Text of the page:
Erik Max Francis
max at alcyone.com
Sat Feb 22 02:30:31 CET 2003
Alex Martelli wrote:
> Case sensitivity, while still small, is worse, because it
> recurs EVERY time you use a large module for which you have
> not fully memorized every case choice -- it keeps hurting your
> productivity because you DO have to memorize, or check, every
> such detail, forever.
I'm still not really buying this argument. When you're about to use
some function/class/object in a module somewhere, you need to remember
its name -- case sensitivity or identifier style naming conventions
(LikeThis or likeThis or like_this) aside.
Is the overhead between 1. remembering the thing's name and 2.
remembering the way it's spelled taking into account conventions and
case _all_ that significant? I have a hard time believing that it is.
Beginners are not stupid, they merely lack knowledge. A programming
language which has at least one of its goals being ease of use for
beginning programmers should minimize complexity when there is no overt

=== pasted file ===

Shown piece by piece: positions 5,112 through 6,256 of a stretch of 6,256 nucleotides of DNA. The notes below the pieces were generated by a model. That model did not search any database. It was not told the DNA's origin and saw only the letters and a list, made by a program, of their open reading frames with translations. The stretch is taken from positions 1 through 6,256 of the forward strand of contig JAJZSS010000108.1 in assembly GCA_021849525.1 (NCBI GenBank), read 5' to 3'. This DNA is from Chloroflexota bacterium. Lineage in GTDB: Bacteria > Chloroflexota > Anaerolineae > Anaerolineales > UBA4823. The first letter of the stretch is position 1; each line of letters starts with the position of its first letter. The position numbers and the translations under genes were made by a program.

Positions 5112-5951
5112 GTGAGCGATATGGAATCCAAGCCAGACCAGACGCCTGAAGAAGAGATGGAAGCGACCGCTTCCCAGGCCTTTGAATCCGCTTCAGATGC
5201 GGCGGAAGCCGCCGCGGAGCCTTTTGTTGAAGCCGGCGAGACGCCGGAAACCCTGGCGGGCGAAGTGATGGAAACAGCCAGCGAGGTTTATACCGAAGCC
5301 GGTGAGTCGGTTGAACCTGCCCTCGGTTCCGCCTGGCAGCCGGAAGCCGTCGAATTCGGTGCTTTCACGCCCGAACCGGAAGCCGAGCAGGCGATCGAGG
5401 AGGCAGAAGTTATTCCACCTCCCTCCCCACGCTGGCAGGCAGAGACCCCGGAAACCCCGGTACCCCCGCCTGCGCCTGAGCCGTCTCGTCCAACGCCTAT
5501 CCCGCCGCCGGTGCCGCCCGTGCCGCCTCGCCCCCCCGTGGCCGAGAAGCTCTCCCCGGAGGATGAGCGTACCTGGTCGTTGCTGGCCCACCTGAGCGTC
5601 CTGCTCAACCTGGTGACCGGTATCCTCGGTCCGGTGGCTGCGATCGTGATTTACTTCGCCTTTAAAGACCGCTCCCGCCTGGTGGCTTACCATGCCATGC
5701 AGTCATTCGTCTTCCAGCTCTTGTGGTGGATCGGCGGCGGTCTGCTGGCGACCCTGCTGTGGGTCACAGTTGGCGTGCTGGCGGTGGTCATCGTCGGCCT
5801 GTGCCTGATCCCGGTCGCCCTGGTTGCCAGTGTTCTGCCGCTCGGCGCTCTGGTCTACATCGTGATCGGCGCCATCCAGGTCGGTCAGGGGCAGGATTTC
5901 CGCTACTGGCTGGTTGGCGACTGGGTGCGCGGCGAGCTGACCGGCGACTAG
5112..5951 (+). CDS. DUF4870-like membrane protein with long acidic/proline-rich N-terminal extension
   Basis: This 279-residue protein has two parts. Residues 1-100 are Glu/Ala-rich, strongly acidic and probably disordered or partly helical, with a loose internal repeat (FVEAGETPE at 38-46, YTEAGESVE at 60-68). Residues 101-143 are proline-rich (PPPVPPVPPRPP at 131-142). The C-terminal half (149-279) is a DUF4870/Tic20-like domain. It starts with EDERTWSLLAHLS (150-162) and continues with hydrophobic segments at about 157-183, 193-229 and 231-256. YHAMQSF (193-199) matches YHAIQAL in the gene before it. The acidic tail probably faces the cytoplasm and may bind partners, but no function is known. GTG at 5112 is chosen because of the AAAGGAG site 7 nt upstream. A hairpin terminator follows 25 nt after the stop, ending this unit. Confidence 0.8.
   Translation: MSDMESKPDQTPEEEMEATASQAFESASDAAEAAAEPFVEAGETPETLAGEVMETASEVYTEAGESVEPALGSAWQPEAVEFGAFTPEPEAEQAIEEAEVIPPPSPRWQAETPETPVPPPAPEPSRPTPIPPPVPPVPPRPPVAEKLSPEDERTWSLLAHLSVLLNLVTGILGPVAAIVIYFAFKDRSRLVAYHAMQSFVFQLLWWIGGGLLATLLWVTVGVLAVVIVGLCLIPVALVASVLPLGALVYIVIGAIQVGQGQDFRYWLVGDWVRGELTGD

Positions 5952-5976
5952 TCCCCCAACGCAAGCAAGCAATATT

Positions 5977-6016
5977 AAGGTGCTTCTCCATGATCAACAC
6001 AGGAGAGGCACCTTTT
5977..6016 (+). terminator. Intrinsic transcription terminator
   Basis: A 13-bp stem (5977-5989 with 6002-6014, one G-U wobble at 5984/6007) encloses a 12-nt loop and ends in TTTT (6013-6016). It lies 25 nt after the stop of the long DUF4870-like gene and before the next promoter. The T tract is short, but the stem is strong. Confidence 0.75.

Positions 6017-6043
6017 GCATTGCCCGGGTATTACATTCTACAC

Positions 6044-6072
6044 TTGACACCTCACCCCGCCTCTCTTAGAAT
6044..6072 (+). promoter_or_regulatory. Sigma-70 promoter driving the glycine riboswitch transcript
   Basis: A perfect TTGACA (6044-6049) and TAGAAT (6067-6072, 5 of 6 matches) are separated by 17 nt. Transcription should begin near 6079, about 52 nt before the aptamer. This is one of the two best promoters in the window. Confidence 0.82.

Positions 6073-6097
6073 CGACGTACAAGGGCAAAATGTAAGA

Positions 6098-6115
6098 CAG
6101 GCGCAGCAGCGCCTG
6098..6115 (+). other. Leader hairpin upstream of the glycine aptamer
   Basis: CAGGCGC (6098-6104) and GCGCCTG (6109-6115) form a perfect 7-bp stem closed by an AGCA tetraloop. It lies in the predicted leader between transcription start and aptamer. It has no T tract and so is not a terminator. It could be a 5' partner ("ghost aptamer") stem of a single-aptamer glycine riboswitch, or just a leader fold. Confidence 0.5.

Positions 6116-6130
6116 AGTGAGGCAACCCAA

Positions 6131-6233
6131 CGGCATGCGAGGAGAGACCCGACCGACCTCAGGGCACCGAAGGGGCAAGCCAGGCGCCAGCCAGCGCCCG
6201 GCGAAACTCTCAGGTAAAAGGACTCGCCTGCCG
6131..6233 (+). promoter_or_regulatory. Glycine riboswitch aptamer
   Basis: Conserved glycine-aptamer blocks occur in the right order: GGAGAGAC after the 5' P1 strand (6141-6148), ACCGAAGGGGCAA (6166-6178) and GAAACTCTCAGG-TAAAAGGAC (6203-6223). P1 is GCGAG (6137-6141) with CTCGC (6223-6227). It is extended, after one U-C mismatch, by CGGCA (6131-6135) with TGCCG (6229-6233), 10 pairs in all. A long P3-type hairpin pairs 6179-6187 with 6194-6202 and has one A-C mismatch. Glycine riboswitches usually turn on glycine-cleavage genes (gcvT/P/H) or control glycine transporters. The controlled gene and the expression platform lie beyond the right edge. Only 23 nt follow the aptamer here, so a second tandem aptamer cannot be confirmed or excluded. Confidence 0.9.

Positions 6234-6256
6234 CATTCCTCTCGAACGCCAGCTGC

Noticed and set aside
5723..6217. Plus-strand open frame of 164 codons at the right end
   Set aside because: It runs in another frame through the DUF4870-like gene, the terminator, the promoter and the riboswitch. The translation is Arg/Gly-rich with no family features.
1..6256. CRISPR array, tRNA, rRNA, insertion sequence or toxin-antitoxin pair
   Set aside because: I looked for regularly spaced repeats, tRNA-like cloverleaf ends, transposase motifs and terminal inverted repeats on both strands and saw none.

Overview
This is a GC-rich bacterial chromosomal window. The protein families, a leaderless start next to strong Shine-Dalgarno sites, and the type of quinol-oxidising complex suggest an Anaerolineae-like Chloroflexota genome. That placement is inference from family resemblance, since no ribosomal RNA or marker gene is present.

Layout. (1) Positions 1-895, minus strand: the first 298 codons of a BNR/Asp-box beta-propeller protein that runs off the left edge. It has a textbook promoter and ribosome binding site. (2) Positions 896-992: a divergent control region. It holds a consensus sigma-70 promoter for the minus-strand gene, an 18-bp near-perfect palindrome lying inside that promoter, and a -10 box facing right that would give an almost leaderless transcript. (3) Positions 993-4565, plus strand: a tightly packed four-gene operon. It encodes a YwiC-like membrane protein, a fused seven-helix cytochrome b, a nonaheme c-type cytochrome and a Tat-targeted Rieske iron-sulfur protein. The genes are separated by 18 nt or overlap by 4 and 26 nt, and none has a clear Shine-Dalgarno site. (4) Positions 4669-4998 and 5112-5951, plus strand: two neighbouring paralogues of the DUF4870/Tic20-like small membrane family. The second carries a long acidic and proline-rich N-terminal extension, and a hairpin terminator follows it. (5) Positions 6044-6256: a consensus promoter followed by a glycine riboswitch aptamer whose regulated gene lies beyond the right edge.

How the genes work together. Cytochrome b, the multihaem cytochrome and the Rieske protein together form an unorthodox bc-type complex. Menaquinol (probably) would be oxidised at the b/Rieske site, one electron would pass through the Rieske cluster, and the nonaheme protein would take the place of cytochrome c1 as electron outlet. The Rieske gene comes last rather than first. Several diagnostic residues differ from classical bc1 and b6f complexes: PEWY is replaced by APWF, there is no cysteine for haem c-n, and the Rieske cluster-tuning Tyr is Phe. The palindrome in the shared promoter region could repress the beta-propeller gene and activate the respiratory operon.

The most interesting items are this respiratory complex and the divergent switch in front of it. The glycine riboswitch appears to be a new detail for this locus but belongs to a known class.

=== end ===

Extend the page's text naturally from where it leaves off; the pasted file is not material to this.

need for it (or, at least, the exposure to that complexity should be
minimized to only those who need it). But that doesn't mean that the
beginners can get something for nothing. Not everything in a language
can be 100% obvious or instantly intuitive. The beginners lack
knowledge; they _still_ need to _learn_. The idea is simply to make
that learning process easier.
Erik Max Francis / max at alcyone.com / http://www.alcyone.com/max/
__ San Jose, CA, USA / 37 20 N 121 53 W / &tSftDotIotE
/ \ There are defeats more triumphant than victories.
Python chess module / http://www.alcyone.com/pyos/chess/
A chess game adjudicator in Python.
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